A co-worker of mine recently posted a fun quiz on our employee Facebook page, called “Are These Marketing Buzzwords Real or Fake?” While taking the quiz, I couldn’t help but think some of the words I correctly answered were in reality just made up for fun, so I did little digging to investigate and found lots of buzzwords worthy of defining in plain English! Digital terms went from being a bunch of illusive acronyms to being a combination of words made up to define the new digital landscape. To help clear the muddy waters of digital marketing buzzwords, here are 5 defined in plain english:
Social reach has given marketers an opportunity to reach millions nationally by utilizing trends on social sites such as Twitter and Facebook. This buzzword is when a person or brand tries to connect themselves to what’s trending online either by inserting their own take on the story or inserting a social post. There are good and bad buzz wedges. A good buzz wedge is when there is already a relevant connection between the trend (the buzz) and the story or post (the wedge) that is inserted within the discussion. For example, a good buzz wedge would be when a story about self esteem among female teens begins to trend on Facebook, a brand such as Dove could buzz wedge with a post linking to their popular YouTube video, “Choose Beautiful.” A real example of a bad buzz wedge was when Lay’s brand potato chips inserted a social post on Twitter’s trend about the health of Nelson Mandella.
Analytics of Everything:
Just when we began to grasp IoT (Internet of Things), along comes AoE (Analytics of Everything). According to DMNews.com, Analytics of Everything refers to all the data collected by more than 10 billion devices. By 2020, experts estimate AoE could include data from nearly 30 billion objects connected to the Internet—everything from FitBit to Xbox One to a refrigerator alerting Amazon.com you need a new water filter and a drone drops a new filter on your doorstep. Simply stated, AoE is the term now used to address all the big data collected from IoT.
Storytelling is not a new word, but it does have a new definition. Today, it's a marketing trend soon to be a part of every big brand’s overall digital strategy. The use of video among one of the most-desired and sought-after demographics, the Millennial, has made storytelling online extremely valuable for marketers. Millennials love mobile video! Marketers who are able to tell a moving story that captures an audience, primarily using mobile video, will be more likely earn their loyalty. And as far as Millennials go, this demographic is more likely to align with a brand that supports a cause. Going back to the Dove video above, you’ll see a great example of storytelling as it applies to marketing, but other examples include Nike: Snow Day and Heineken: The Chase.
Conversation marketing has been around for quite some time. Until recently, it had been a part of content marketing. Within the media-centric world we live in, it’s more important now than ever for brands to find a real connection with their customers-—a connection that develops into loyalty and repeat business. This is why conversation marketing has emerged as a trend in digital marketing. It’s less about a conversation to many and more about engaging a few at time with tactics such as opt-in email, online surveys, and user generated content (UGC). Instagram is a platform many brands have embraced with conversation marketing. Companies investing heavily in social media will often have a dedicated person or department responding to posts on an individual basis. For example, if a user comments on a brand’s picture with a question about a product or service, you will sometimes see a response directed to that specific @user.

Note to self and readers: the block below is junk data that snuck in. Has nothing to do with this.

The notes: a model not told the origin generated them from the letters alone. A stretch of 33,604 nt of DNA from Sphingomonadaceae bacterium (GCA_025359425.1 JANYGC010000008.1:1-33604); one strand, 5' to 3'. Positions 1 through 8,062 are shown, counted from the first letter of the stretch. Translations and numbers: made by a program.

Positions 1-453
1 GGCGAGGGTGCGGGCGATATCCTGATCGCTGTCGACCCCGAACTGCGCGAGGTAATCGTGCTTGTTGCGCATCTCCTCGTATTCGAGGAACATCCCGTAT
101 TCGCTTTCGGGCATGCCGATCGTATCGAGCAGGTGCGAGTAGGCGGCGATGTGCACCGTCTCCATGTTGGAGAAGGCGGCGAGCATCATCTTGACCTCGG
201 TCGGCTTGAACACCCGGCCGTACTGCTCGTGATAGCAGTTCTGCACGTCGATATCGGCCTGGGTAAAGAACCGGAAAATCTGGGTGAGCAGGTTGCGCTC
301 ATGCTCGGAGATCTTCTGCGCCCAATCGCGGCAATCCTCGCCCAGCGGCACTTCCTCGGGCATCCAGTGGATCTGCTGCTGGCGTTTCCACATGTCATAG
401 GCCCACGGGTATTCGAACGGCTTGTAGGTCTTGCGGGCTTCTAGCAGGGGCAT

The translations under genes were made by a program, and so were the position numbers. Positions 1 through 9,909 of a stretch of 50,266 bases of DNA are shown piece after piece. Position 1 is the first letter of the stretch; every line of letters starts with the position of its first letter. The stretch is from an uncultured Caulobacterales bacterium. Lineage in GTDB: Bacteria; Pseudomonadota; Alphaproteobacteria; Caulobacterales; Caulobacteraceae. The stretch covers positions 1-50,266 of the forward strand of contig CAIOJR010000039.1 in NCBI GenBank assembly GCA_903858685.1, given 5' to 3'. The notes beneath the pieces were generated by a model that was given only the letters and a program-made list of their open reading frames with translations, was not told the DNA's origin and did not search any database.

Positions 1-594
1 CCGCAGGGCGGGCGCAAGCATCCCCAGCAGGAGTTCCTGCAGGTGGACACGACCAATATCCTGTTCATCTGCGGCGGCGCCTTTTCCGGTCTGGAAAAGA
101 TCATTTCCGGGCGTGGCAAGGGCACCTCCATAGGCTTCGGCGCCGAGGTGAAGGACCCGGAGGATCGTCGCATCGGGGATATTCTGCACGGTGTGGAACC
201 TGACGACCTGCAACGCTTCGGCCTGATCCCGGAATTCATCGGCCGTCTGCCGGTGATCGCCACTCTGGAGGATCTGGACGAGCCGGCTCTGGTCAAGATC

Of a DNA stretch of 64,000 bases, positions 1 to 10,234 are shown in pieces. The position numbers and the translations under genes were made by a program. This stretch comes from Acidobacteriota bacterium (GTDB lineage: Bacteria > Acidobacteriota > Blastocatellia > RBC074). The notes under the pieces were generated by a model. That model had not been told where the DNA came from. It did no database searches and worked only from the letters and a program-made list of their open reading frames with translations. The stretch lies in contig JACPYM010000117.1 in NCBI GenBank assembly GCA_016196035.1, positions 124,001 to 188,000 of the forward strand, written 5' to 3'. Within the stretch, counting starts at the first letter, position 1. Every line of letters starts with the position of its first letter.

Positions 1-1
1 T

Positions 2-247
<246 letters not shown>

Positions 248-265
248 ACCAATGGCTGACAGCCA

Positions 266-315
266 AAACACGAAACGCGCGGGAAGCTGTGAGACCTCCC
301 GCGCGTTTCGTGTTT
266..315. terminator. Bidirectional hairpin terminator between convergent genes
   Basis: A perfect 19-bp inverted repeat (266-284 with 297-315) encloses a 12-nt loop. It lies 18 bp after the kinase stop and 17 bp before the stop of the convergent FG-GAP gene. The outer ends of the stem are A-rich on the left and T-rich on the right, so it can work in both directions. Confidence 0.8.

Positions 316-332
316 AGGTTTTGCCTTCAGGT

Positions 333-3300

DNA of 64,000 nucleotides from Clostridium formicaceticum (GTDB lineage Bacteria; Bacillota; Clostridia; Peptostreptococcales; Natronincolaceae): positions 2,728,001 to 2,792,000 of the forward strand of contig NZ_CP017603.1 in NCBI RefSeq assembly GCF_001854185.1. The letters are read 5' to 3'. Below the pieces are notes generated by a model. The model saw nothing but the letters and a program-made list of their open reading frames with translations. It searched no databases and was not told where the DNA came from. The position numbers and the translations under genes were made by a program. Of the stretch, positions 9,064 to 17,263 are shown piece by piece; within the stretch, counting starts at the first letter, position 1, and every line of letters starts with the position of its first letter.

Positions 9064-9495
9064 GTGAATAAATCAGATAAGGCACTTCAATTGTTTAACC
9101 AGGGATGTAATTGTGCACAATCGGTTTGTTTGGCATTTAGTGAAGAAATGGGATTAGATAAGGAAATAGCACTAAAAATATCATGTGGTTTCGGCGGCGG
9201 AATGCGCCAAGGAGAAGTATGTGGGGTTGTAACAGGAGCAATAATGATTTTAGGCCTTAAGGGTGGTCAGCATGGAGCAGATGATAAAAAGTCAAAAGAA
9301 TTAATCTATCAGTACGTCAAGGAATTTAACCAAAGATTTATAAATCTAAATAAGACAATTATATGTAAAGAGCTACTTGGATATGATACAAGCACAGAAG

If we’re going to bring up conversation marketing, then it’s best we also cover hashtag mining. The infamous #hashtag shows up on all forms of social media, but originally became a trending tool on Twitter. People can add a hashtag to a topic so it can be easily found by others interested in the particular topic at hand. Instagram, as mentioned above, is also another hashtag-heavy app. For example, in technology, you can find trending topics in #cloud, #analytics, #digital, etc. In retail, you can find trending topics in #blackfridaysales, #cuteshoes, #Target, etc. Some marketers have chosen to invest in hashtag mining (essentially data mining specific hashtags) to see who’s talking about them in an attempt to engage consumers using conversation marketing.
These five words clearly aren’t the only buzzwords out there, but they are some hot topics in digital marketing for 2016. When you hear a buzzword, don’t feel shy if you don’t know what it means or haven’t heard of it before. You’re not the only one. A quick Google search and little digging will help you demystify most buzzwords.